Commentary Magazine


The Artist of the Obituary

Margalit Fox is one of those writers—I’m reluctant to demote her to the rank of mere journalist—whose every paragraph carries an undercurrent of humor. I don’t mean one-liners or stand-up jokes, I mean humor, broadly understood. Reading her stuff, you’re never more than a few sentences away from an ironic aside or wry observation or the sudden appearance of some cockeyed fact. Rare enough, this happy trait of hers is all the more unlikely because the place where Fox’s writing appears is the New York Times, a newspaper that grows more woebegone with each edition, owing to all the racism, sexism, homophobia, income inequality, and Republicans that weigh upon the world. Stranger still, Fox maintains her writerly bounce despite her regular subject, which is death and the people who encounter it one last time. 

Margalit Fox is an obituary writer, and the best writer all around, at the New York Times. She is astonishingly productive. In the last half of July alone, she reported the demise of the inventor of Twister, New York’s first professional dog walker, a well-known illustrator of children’s books, a Mississippi bluesman, one of Andy Warhol’s numberless assistants, a Broadway producer, a singer who popularized the Chock Full o’ Nuts jingle, a successful welterweight, a witness at the trial of Emmett Till, the distaff side of the Masters and Johnson sex duo, and an agitator on behalf of world government. Not bad for two weeks’ work. No reason you should care, but over the same span, I completed two thank-you notes and a grocery list.

An obituary is foremost a news story. It brings news that stays news, carrying a finality seldom found elsewhere in the newspaper. Revolutions can be undone, careers may rise and fall, and the weather will change without ceasing, but a man who is dead stays dead. It is also much more than a news story, of course. It is a bird’s-eye summary of family history and a potted biography all in one, and, if the subject is right and the obituarist sufficiently skilled, a kind of primer in an arcane field in which the deceased was immersed but which the reader won’t be familiar with. In a week when the Reaper has ranged widely, we might learn the history of shipping routes, let’s say, or the intricacies of pre-digital animation techniques, or the evolution of botanical knowledge in the Victorian era. As in many other fields of journalism, the writer must sometimes acquire his expertise through a crash course on a moment’s notice, then convey it with an air of offhand authority, before forgetting it altogether and moving onto the archaeological digs of ancient Sumatra and the principles behind the various revisions of Roget’s Thesaurus.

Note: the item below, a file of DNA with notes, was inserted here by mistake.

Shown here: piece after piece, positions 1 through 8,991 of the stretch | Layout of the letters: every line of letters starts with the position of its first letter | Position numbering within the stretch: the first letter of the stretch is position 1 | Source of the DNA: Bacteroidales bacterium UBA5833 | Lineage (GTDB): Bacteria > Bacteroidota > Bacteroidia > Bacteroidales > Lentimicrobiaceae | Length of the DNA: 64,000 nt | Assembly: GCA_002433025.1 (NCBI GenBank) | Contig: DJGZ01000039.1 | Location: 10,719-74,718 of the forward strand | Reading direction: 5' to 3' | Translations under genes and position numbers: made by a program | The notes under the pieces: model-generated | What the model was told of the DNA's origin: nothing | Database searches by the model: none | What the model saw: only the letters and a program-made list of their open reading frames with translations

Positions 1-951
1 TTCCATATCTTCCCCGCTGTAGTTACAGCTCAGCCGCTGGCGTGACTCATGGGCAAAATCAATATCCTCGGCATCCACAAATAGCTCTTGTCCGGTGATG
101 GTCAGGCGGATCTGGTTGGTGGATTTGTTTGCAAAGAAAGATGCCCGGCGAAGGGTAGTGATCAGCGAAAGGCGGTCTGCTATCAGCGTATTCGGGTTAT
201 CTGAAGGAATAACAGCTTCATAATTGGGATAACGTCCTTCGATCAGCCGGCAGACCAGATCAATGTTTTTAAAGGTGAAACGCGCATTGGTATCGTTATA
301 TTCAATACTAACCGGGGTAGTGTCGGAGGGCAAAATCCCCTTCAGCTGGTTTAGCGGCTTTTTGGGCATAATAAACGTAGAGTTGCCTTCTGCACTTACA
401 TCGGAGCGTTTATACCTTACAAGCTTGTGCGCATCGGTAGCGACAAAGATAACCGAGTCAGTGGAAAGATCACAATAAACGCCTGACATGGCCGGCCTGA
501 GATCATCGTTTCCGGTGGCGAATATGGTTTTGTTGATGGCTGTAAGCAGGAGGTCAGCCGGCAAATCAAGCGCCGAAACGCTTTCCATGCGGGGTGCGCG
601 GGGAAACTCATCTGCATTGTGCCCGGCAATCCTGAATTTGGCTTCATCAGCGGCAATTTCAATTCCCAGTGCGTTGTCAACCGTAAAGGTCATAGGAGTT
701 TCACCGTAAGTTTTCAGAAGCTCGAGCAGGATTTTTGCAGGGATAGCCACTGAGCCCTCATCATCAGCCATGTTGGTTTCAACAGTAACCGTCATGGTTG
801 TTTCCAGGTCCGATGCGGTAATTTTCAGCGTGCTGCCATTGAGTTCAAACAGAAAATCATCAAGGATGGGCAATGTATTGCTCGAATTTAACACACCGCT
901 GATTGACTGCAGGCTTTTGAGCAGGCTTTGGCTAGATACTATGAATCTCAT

And if she’s very, very good, the writer of a death notice will always allow room for wit. This is the lonely and exalted class of obituarist into which Margalit Fox falls. Download a stack of her obituaries and they will make for unexpectedly pleasant reading, even if you’re not a big fan of death. Each has a shape of its own and, unlike other newspaper articles, must be read from beginning to end. I’ve occasionally happened on Fox’s obituaries when they appear in other papers—they go out on the Times wire and run in the provinces—and see sometimes to my horror what happens to them when they’re cut (not condensed) to three brief paragraphs. Fox nearly always puts the death in the first sentence, which for your benefit I will refuse to call “the death sentence,” but beyond that, her obits have no use for the hard-news convention of the inverted pyramid, according to which the poor hack must pile up facts in order of importance. Her best pieces have the feel of an Addisonian ramble. In the death sentence (d’oh!), a subordinate clause lets the reader know why the deceased deserved an obituary. Fox’s subordinate clauses are not just informative but arresting: “Arthur J. Haggerty, perhaps the most famous dog trainer in the United States, who was familiar to legions of dog owners as Captain Haggerty and to legions of dogs as He Who Must Be Obeyed, died on….”